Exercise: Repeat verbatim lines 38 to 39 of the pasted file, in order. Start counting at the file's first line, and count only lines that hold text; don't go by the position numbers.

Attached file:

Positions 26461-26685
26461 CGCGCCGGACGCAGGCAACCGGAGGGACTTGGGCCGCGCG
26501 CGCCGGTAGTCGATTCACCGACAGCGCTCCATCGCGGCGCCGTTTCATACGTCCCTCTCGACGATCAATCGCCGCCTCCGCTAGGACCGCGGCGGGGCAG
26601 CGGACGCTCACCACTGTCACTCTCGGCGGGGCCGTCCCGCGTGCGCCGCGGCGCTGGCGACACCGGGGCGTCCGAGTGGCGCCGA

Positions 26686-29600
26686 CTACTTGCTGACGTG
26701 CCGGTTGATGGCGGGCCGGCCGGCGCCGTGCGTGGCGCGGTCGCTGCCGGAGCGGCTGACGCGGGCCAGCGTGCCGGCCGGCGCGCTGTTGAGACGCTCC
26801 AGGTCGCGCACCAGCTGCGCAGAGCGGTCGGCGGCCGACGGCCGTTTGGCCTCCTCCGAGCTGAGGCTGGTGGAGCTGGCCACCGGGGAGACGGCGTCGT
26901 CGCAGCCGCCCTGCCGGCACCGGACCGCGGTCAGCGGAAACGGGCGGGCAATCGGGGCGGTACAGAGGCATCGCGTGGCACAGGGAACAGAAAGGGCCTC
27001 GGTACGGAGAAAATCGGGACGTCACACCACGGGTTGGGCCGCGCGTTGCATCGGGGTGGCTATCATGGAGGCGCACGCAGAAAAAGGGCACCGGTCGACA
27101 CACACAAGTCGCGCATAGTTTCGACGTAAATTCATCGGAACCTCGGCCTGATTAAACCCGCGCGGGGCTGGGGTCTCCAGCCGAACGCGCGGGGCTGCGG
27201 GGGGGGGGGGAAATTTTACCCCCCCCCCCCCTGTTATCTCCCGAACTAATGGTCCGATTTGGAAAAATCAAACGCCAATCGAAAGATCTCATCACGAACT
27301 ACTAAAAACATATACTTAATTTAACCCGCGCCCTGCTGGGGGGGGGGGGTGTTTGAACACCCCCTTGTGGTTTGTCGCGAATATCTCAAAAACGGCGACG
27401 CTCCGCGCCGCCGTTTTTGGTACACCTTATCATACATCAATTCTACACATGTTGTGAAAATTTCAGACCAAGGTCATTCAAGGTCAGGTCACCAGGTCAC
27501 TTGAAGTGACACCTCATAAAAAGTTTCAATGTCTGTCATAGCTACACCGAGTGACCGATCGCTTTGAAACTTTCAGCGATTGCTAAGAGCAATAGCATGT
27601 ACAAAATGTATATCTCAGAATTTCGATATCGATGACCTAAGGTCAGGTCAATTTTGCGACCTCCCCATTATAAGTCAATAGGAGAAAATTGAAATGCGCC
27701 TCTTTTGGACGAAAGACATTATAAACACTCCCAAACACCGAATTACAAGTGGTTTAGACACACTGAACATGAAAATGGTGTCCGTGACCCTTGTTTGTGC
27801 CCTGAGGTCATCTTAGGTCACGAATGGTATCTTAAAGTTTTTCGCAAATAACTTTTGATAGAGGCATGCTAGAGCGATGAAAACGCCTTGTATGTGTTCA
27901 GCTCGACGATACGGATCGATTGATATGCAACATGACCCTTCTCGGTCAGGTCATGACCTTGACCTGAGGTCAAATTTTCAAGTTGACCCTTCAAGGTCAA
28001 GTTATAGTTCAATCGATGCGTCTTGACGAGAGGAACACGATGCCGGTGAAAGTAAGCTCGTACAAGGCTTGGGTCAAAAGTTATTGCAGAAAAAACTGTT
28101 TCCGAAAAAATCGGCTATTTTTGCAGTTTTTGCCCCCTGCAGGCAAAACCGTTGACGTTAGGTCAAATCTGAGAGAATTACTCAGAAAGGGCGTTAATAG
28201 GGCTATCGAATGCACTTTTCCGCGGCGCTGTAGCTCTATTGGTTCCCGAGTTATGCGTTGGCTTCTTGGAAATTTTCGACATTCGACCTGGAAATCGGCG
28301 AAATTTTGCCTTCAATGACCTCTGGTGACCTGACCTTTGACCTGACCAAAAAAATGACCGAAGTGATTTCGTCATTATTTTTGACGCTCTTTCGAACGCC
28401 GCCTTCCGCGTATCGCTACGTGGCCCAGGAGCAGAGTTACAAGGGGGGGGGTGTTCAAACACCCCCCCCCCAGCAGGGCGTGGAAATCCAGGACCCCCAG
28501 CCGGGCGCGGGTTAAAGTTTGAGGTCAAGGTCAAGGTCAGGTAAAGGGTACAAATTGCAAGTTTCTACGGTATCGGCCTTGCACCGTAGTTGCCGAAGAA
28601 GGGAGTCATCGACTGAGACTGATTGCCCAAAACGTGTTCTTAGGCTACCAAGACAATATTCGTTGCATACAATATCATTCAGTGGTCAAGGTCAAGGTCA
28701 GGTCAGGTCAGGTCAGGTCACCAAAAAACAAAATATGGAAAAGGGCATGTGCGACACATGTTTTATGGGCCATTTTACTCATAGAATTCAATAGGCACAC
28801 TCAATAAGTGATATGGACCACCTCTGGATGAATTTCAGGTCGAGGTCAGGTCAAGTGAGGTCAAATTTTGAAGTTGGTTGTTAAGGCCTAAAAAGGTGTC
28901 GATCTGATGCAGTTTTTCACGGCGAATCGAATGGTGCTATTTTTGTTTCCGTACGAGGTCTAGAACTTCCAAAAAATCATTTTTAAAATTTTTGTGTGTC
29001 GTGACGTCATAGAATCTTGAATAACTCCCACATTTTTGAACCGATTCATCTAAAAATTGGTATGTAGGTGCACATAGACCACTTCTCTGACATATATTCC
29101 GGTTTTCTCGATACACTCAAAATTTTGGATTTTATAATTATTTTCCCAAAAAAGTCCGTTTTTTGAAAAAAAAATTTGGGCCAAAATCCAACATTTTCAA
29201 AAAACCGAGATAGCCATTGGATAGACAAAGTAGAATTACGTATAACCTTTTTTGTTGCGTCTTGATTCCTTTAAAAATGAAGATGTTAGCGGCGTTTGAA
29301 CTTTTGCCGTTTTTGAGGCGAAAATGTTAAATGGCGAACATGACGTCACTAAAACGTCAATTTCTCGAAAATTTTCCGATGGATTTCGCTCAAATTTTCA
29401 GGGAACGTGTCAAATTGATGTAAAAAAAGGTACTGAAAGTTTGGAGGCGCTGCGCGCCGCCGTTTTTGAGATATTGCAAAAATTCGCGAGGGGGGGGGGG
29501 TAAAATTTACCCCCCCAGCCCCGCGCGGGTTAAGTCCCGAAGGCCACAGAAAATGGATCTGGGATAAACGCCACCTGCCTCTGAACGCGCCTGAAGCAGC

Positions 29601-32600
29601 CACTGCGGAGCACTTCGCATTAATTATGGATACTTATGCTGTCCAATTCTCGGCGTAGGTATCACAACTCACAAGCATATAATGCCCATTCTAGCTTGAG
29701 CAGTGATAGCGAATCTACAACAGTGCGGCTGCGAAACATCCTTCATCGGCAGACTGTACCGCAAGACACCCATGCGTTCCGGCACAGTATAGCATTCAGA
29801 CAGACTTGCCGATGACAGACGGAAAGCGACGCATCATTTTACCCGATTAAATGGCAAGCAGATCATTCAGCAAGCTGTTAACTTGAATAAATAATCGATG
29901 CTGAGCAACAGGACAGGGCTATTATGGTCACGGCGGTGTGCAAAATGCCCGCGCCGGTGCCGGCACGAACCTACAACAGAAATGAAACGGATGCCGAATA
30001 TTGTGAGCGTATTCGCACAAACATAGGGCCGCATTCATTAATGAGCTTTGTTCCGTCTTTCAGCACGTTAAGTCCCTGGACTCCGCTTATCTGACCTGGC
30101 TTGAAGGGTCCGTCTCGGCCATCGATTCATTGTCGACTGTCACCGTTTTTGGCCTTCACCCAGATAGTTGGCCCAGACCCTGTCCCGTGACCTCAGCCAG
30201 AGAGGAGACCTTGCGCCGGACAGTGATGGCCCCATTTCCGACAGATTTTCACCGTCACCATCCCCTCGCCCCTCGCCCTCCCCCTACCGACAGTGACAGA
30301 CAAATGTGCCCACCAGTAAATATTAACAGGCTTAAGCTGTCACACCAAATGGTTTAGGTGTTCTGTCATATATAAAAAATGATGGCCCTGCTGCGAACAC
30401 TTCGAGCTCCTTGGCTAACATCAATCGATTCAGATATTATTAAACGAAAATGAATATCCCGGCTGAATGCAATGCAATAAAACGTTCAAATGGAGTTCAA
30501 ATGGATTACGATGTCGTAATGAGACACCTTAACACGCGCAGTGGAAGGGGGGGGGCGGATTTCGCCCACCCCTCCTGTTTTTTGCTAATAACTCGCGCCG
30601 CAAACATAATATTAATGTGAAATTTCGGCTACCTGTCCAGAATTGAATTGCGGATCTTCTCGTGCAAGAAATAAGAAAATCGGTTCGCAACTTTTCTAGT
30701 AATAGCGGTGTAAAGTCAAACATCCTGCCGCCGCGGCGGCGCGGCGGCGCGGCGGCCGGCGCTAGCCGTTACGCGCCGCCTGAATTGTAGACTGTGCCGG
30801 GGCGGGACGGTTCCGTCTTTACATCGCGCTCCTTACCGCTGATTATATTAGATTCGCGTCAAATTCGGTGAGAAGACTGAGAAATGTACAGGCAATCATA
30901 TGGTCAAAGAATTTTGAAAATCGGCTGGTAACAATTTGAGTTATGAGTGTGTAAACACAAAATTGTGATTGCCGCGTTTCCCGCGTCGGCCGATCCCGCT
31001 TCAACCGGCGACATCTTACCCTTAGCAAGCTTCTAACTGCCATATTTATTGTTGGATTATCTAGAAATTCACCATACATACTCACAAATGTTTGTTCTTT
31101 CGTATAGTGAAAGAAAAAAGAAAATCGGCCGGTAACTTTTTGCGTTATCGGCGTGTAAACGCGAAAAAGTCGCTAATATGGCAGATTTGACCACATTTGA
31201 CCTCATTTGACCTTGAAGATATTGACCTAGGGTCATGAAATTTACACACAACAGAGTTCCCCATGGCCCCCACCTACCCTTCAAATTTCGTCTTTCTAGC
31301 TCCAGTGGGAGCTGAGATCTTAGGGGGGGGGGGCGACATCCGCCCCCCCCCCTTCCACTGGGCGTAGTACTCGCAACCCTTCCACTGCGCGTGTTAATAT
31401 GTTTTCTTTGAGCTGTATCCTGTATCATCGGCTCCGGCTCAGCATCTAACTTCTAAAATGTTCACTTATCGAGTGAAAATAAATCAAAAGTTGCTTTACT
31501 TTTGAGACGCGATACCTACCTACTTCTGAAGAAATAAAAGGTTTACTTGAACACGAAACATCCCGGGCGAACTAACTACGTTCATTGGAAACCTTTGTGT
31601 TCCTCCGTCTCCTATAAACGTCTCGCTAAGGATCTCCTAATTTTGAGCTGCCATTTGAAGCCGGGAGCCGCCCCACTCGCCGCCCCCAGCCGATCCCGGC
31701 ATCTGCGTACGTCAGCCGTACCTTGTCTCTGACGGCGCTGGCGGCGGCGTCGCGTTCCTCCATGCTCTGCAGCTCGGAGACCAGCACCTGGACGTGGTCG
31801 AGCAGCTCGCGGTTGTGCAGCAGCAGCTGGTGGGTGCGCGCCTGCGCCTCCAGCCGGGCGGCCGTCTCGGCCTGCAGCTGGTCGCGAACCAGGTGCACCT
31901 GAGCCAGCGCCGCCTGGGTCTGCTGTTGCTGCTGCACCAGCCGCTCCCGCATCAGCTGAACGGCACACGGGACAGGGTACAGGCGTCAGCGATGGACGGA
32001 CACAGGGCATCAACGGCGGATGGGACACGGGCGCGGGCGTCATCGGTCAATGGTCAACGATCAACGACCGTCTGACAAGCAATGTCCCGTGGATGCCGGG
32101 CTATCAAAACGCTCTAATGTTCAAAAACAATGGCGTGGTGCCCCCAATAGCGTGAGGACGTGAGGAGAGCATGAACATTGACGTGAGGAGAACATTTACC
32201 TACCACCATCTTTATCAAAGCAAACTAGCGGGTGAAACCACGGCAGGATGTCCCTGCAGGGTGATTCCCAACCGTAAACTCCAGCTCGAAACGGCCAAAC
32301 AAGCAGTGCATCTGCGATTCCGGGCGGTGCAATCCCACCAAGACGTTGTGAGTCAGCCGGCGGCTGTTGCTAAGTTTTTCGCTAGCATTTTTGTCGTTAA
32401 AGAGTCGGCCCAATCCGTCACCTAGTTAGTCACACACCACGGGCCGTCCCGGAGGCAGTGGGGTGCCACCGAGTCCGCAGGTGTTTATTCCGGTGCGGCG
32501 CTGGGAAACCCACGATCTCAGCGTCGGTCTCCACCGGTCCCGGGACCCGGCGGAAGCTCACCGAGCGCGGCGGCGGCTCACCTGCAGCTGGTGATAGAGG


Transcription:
29701 CAGTGATAGCGAATCTACAACAGTGCGGCTGCGAAACATCCTTCATCGGCAGACTGTACCGCAAGACACCCATGCGTTCCGGCACAGTATAGCATTCAGA
29801 CAGACTTGCCGATGACAGACGGAAAGCGACGCATCATTTTACCCGATTAAATGGCAAGCAGATCATTCAGCAAGCTGTTAACTTGAATAAATAATCGATG